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January 24, 1964 - Image 3

Resource type:
The Detroit Jewish News, 1964-01-24

Disclaimer: Computer generated plain text may have errors. Read more about this.

Abba Eban Elected to UN Committee
Despite Strong Opposition From Arabs

Gift Matzoh Parcels From Kin Abroad
OK'd for Relatives of Soviet Jews

"UNITED NATIONS — Abba aid to underdeveloped countries
"leading figure in Israel's
Eban, Israel's Premier Deputy, as a follow-up group to the UN
political life." They asserted
was elected Tuesday by the Conference on science held in that countries in the Middle
United Nations Economic and Geneva last year. Eban was one
East "don't want him."
Social Council of the nominees.
After a long argument, the
to membership
Iraq and Algeria fought council decided that secret bal-
on the UN Ad- Eban's candidacy bitterly on loting should be held on any
visory Corn- grounds that he was a "con- candidate in controversy. Seven-
m i t t e e
on troversial figure" and a teen of the nominees were
Science a n d
deemed not controversial and
Technology af-
were elected by acclamation.
ter very strong
Eighteen council members
Arab opposi- m Jerusalem March 16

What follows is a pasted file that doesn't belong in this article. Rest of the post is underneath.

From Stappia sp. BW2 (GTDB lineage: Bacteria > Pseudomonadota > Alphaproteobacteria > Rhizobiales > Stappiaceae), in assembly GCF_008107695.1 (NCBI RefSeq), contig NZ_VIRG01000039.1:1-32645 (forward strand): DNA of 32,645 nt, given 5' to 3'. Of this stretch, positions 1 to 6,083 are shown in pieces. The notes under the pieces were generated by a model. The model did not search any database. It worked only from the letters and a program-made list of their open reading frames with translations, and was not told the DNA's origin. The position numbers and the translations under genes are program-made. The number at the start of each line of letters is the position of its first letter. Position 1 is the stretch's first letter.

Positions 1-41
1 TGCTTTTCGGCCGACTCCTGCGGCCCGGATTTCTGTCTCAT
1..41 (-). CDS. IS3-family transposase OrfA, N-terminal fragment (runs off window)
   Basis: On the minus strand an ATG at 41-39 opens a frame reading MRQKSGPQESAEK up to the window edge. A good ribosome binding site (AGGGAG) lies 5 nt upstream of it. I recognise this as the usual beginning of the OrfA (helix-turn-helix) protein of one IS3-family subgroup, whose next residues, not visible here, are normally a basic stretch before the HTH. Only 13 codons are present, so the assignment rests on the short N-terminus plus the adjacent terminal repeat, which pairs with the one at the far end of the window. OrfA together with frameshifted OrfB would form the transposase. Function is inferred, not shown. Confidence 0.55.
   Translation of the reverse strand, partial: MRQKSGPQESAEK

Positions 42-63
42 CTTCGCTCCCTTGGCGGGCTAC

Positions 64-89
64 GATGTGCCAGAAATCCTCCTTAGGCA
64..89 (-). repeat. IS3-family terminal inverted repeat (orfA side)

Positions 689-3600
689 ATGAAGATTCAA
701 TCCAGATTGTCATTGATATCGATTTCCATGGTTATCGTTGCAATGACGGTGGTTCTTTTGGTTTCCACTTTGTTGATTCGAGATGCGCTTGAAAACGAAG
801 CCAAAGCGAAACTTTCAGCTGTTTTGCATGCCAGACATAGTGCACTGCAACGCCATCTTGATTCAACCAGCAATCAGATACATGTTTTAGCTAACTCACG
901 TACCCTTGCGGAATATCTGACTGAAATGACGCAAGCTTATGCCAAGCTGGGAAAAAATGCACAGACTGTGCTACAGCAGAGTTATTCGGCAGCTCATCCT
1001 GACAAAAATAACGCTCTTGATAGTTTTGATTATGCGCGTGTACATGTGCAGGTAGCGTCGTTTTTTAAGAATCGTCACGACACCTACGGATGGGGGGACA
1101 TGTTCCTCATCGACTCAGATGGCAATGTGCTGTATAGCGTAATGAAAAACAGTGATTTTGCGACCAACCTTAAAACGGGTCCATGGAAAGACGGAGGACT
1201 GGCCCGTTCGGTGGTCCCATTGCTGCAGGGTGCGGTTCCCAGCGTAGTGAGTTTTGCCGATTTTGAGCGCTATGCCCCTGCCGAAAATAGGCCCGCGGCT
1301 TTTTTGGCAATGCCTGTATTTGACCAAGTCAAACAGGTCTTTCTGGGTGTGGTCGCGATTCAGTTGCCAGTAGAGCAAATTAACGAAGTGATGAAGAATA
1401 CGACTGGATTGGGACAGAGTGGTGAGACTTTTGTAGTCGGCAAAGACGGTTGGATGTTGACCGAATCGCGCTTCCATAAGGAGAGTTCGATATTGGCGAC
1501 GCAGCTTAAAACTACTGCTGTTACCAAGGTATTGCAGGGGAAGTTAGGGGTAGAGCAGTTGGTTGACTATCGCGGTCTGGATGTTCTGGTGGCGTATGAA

cast secret ballots, and Eban was
JERUSALEM, (JTA) — T h e elected by a vote of ten in
Secretary, World Zionist Actions Commit- favor, four against, three ab-
General U tee, ruling body of world Zion- stentions and one ballot de-
Thant had ism between Zionist congresses, clared invalid.
nominated 18 leading world ex- will meet for one week in Jeru-
The committee will start hold-
perts on the role of science in salem on March 16. The budget ing meetings here in February.
of the Jewish Agency for next Among those elected by ac
year and "the basic issues of the clamation was the Egyptian
Zionist movement" are on the minister for scientific research,
Salah El Dine Hedayet.

UN Action Asked
Against USSR
Egyptian A. F. Pilot Lands Plane
(Continued from Page 1)
presented by the Indian member on Israeli Field; Requests Asylum
of the Subcommission, Arcot

Krishnaswami; 2. a statement
made by Morris B. Abram, U.S.
member, implying that the
Soviet Union discriminates
against Jews as an ethnic group;
3. A statement filed with the
subcommission secretariat by
Label A. Katz, president of Bnai
Brith, on behalf of Bnai Brith
and the Board of Deputies of
British Jews.
Two members of the sub-
commission, one representing
the Soviet Union and the
other from Poland, maneu-
vered the debate in such a
way as to condemn racism
without touching on religious
bias. In the context of that
debate, Abram cautioned the
subconunission that the pro-
posed treaty must outlaw dis-
criminations against ethnic
groups as well as bias linked
with race or color.
"The Nazis," Abram pointed
out, "made a specialty of ethnic
discrimination. They prepared
elaborate charts by which they
graded ethnic groups into a sys-
tem of values. At the top were
the Aryans, lower came the Lat-
ins, still lower the Slays, the
Jews and the gypsies. This vi-
cious ladder of discrimination